Ross Murray's Border Report
Ross Murray
is a freelance writer living in Stanstead, Quebec. You can reach him at
Posted 05.11.16
Stanstead, Quebec


Gluten for punishment

There have been rumours for years. This time they're true. People said it would never happen, but it's already in the works. Stanstead, Quebec, is to be the home of an industrial gluten repository.

But let's not beat around the bushel here: it's a gluten dump.

If you're not sure what a gluten dump is or why anyone would need one, think about all the gluten-free foods that have been flooding the market like yesterday's oat bran: gluten-free cereal, gluten-free cake, gluten-free pasta, gluten-free goulash, gluten-free gruel, gluten-free gluten.

They've gotten rid of the gluten all right, but where do you suppose all that gluten goes?

Gluten doesn't just disappear like your hopes of ever again fitting into your high school band uniform. Gluten has a half-life of 142 years, which is also, not coincidentally, the shelf life of a loaf of Wonderbread.

This is the problem with humanity. We're so fixated on short-term gratification and avoiding cramps after binging on a box of honey-glazed that we just don't see the big picture. Take electric cars, for example. On the one hand, we're going to reduce our reliance on gasoline, but on the other we're going to tangle up the planet in really super-long extension cords.

The same with gluten. We wanted it out, but now the food industry has a super-sized portion of unwanted, highly demonized gluten on its hands. Have you ever had gluten on your hands? Disgusting! And faced with this gluten glut, what does industry do? They pass the bucket. The buckets of gluten.

Very big buckets, it turns out. Enough to fill the abandoned Druid Granite quarry in Stanstead, Quebec, which will soon become the holding site for Glutenous Maximus Inc. Many people are saying this is the turning point for Stanstead, that gluten is exactly what the town needs to rise again. It's true that it will create jobs - - gluten must be constantly stirred, obviously. And somebody has to guard the gluten, it goes without saying. So, sure, these may be the jobs we want, but are they the jobs we knead?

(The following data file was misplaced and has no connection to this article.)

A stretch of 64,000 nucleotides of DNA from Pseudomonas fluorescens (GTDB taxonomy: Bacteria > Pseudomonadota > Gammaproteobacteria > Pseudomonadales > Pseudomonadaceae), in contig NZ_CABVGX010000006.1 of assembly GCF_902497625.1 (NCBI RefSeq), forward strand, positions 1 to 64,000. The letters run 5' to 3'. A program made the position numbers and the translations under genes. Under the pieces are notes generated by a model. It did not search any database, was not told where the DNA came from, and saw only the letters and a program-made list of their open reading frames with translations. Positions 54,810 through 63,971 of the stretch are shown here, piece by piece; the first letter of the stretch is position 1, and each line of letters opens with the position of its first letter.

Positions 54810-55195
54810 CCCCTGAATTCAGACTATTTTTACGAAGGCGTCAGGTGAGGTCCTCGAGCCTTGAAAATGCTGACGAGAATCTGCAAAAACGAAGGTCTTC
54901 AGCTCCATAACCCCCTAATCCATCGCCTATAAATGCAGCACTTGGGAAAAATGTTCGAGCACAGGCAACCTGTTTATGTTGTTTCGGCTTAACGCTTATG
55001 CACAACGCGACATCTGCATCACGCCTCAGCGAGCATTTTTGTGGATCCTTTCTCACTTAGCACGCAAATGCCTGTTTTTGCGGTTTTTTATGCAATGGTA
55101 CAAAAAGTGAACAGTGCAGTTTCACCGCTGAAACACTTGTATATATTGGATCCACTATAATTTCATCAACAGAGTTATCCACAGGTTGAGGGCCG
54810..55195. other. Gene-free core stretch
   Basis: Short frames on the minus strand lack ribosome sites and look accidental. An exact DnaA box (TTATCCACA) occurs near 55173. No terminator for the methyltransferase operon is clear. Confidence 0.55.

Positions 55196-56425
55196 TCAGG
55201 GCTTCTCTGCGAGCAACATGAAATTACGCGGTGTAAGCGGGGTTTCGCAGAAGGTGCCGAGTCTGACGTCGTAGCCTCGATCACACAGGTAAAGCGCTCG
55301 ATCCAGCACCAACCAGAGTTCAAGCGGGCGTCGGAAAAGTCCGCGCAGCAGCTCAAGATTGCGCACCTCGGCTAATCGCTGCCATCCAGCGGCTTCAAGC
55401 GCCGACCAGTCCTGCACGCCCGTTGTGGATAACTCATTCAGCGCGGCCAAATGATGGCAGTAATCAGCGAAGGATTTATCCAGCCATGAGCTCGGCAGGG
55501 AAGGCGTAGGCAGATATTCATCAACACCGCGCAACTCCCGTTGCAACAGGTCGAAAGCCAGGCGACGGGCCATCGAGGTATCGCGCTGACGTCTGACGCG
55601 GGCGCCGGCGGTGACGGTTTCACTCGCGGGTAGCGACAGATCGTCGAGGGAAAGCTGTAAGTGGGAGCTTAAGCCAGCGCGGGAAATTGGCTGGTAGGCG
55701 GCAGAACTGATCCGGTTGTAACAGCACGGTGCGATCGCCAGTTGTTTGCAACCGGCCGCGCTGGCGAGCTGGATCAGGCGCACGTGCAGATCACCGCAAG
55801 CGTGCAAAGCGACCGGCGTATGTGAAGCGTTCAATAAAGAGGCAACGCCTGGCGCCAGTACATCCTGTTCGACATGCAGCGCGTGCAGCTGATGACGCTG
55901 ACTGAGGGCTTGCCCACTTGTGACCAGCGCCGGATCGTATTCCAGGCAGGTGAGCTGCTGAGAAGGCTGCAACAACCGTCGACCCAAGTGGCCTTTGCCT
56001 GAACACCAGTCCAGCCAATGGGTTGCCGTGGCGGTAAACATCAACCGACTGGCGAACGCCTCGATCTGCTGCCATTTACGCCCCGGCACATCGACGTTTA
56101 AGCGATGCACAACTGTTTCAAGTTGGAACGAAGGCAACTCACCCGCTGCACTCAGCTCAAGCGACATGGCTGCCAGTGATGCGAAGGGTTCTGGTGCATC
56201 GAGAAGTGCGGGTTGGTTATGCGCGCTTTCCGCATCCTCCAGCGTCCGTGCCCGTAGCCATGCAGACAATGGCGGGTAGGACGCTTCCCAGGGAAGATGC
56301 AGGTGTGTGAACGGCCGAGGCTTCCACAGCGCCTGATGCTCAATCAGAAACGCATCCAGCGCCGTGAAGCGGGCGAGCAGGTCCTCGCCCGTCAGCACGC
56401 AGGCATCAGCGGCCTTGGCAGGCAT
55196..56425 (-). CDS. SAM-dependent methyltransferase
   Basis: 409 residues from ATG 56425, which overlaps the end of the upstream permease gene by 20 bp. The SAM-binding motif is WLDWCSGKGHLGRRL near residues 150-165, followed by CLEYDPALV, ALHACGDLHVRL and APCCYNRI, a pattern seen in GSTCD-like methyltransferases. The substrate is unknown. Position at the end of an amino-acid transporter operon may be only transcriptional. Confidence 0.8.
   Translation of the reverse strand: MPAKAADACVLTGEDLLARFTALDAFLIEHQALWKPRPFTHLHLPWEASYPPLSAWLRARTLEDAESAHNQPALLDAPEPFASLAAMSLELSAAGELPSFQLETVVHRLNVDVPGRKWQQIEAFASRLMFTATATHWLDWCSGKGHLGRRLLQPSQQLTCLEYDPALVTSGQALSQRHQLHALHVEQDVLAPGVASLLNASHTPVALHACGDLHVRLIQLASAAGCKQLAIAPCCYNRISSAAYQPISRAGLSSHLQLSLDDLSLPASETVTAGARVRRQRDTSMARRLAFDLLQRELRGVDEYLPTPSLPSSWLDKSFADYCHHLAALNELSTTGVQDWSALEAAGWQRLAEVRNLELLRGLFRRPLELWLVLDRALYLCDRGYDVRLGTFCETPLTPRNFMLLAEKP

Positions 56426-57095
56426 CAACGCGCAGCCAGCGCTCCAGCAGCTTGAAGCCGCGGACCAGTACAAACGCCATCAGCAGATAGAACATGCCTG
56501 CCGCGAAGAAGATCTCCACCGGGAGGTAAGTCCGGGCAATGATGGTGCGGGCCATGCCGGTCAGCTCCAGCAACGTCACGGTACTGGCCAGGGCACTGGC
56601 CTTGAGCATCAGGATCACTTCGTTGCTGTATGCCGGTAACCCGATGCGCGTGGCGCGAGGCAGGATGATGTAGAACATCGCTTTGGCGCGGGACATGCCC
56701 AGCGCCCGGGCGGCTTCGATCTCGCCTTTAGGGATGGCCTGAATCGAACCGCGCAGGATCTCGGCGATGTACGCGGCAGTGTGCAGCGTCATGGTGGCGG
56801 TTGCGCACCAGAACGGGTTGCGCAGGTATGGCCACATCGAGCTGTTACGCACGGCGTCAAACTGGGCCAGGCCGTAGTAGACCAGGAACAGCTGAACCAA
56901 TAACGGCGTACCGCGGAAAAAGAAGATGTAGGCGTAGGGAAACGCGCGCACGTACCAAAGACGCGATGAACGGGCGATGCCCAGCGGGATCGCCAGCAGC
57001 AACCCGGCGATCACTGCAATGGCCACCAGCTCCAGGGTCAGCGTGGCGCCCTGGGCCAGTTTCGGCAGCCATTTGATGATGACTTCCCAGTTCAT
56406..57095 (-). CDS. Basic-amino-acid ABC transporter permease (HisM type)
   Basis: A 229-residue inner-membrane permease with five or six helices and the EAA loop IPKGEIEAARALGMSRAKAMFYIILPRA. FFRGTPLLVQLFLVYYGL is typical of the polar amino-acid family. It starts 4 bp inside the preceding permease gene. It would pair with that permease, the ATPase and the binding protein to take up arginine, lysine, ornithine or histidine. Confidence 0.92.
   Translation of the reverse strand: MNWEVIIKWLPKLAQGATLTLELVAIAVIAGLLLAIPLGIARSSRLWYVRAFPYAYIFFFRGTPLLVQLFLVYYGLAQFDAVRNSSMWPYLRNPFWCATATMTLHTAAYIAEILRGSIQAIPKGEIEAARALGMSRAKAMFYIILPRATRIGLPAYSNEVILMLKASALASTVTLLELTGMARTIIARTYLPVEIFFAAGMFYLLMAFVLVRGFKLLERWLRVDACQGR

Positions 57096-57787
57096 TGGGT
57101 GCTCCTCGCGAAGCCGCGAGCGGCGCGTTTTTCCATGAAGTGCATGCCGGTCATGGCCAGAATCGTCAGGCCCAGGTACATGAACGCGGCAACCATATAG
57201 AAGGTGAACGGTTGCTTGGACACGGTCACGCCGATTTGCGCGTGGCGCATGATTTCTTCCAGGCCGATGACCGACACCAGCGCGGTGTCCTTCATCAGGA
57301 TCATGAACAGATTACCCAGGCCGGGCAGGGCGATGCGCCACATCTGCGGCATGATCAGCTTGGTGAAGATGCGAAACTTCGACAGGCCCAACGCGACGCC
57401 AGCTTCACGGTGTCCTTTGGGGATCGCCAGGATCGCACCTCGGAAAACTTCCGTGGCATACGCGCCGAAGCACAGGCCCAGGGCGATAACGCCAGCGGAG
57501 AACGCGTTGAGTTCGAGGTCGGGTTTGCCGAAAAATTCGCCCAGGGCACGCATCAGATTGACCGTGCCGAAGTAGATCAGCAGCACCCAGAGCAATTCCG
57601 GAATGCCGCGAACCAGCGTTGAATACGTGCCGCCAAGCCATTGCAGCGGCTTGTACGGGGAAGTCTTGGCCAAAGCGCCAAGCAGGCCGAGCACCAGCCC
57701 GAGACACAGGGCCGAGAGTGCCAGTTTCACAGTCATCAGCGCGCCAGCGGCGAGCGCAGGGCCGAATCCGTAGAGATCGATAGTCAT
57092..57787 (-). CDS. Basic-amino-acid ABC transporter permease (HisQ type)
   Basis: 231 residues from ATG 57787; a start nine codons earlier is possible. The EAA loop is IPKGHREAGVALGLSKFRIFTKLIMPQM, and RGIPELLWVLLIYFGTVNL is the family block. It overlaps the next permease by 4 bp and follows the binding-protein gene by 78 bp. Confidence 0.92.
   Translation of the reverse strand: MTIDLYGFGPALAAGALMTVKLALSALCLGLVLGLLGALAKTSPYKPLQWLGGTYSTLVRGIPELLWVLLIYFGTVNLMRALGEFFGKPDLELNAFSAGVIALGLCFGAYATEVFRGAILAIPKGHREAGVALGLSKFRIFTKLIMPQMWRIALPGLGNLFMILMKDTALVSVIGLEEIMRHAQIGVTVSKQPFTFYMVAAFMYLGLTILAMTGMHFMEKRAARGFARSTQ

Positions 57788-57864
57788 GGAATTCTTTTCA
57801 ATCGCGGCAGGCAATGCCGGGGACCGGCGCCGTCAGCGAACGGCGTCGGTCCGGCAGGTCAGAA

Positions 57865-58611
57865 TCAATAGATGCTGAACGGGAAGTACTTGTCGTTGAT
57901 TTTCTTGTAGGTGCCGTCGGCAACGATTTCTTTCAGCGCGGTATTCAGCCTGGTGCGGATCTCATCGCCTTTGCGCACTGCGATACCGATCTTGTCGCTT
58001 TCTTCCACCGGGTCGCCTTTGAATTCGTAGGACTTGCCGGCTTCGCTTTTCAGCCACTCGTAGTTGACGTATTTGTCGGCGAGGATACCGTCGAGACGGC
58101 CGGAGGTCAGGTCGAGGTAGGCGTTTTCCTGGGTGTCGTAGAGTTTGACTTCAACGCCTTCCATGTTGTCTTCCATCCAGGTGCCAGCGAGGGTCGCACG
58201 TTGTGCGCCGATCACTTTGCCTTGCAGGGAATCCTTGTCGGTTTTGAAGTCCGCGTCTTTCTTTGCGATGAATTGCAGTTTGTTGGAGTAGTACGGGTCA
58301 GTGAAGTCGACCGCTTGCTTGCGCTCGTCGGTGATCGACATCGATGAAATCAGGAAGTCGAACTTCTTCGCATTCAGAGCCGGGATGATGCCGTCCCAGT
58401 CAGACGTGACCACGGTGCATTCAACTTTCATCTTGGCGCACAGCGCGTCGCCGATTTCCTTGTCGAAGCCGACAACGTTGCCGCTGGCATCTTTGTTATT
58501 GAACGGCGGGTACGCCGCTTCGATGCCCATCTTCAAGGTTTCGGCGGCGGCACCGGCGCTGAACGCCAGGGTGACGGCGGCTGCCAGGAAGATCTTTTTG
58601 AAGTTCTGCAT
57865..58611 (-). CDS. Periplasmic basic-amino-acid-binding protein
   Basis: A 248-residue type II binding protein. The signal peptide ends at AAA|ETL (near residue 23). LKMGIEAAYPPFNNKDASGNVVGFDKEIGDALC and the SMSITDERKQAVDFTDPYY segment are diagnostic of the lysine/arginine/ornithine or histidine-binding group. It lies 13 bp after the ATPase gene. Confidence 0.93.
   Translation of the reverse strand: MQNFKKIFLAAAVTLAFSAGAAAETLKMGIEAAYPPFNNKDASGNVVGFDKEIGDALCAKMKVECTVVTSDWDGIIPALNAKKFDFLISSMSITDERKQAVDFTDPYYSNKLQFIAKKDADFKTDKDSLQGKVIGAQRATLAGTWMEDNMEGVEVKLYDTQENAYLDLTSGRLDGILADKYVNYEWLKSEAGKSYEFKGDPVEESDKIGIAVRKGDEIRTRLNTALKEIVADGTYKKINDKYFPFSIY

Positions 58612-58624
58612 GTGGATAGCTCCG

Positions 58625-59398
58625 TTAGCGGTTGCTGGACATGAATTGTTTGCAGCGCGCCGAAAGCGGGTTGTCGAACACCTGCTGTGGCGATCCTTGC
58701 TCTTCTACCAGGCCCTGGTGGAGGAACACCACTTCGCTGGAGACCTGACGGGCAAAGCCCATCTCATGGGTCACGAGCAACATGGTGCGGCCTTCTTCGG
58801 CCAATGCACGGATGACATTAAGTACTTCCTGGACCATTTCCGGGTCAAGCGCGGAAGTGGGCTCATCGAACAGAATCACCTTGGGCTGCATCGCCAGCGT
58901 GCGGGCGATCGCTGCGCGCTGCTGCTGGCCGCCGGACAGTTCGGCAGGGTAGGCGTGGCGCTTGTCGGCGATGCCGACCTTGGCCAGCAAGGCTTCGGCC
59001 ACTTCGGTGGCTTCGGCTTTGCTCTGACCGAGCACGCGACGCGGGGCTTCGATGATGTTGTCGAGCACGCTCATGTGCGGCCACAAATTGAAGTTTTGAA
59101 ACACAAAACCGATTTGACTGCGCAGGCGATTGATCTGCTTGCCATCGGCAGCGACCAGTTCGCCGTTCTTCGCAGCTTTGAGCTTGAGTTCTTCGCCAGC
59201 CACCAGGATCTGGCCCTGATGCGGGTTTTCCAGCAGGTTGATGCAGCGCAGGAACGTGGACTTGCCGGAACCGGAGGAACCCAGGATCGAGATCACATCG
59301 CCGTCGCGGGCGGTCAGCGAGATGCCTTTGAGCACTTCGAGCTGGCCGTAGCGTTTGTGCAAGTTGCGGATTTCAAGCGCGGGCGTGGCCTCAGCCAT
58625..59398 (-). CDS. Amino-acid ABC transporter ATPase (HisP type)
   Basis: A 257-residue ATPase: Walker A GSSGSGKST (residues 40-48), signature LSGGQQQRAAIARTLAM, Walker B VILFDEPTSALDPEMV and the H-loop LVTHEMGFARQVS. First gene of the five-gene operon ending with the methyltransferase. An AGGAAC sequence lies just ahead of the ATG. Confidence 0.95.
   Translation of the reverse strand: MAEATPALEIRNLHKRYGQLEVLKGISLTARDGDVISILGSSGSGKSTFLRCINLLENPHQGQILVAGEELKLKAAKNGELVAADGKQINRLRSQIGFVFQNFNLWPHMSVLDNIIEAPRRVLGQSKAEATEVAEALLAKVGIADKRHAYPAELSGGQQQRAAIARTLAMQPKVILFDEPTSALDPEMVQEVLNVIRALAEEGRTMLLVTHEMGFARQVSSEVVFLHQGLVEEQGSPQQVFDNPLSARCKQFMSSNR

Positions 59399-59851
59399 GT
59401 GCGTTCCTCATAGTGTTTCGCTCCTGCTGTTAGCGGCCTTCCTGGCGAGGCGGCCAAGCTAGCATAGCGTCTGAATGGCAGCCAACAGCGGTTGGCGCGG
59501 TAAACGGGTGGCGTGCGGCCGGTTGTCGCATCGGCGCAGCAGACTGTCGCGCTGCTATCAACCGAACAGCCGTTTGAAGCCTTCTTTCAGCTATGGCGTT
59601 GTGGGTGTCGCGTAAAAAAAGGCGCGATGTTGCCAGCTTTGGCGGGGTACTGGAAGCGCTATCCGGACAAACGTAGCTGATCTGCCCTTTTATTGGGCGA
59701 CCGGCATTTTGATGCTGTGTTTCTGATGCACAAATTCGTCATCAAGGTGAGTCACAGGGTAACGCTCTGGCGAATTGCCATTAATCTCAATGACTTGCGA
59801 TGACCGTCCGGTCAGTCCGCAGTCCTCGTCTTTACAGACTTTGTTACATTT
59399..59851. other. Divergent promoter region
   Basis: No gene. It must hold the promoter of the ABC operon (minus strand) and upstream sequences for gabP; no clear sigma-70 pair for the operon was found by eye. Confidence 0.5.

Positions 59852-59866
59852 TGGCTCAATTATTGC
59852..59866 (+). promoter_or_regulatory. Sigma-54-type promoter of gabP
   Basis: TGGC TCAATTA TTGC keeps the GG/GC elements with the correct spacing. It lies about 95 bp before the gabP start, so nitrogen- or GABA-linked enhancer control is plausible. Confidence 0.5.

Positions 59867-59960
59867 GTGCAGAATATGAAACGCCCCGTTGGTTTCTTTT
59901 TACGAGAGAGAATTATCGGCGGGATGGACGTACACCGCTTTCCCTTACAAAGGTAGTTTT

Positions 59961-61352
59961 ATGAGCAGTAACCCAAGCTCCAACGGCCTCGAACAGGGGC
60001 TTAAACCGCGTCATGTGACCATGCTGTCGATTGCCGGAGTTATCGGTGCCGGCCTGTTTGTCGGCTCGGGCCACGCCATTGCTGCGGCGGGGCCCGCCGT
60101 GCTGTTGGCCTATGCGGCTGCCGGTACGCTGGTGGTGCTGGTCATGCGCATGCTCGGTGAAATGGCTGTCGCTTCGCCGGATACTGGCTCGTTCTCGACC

First of all, what do we really know about gluten? Not much, really, but that doesn't stop us from blaming our stomach ailments on it. It is a proven fact we heard somewhere that gluten is bad for us. All of us? Probably. It's hard to say. Better safe than sorry.

And yet we're planning to flood our town with gluten? All that exposed gluten, the gluten spores floating through the air, the gluten runoff contaminating our water supply - - isn't that putting our children at risk? This is gluten! Won't it give them tummy aches? And if they get tummy aches, won't they miss school? And if they miss school, won't they drop out? And if they drop out, where will they work? The gluten dump probably, lured by the half-baked promise of making a little dough. It's a vicious, pun-filled circle.

What about safety? It has been documented in some place I can't remember (no doubt because of gluten-related memory loss) that these gluten pits attract packs of pastry chefs, among the most savage of culinary industry professionals, second only to the roaming gangs of napkins-into-swans transformers.

Also, will Stanstead be accepting only domestic gluten? Or, being so close to the border, will we be flooded by the more volatile variety from the Home of the Brave and Land of the Gluten-Free? I think I speak on behalf of all Canadians when I say we do not want Gwyneth Paltrow's cast-off gluten!

Town officials are saying that there will be economic spinoffs for the community, that secondary industries could be established to transform the gluten into building materials, McDonald's shakes, buttock implants; that tourists will flock to our Gluten Moulding Festival; that Stanstead could hold an annual Gluten Ball. But quite frankly I find these ideas hard to swallow.

Turning Stanstead into Glutenamo Bay may seem like the greatest thing since sliced bread (which is poison, by the way), but what's next? Trans-fat holding facilities? MSG pits? Carbs behind bars?

Call me gluten sensitive, but there's a reason everyone in the world is saying no to gluten. I'm not quite sure what that reason is but I bet it's a good one.

Please express your opposition to the Stanstead gluten dump on my Facebook page, Keep gluten out of Stanstead; let Ayer's Cliff, Qubec, have it.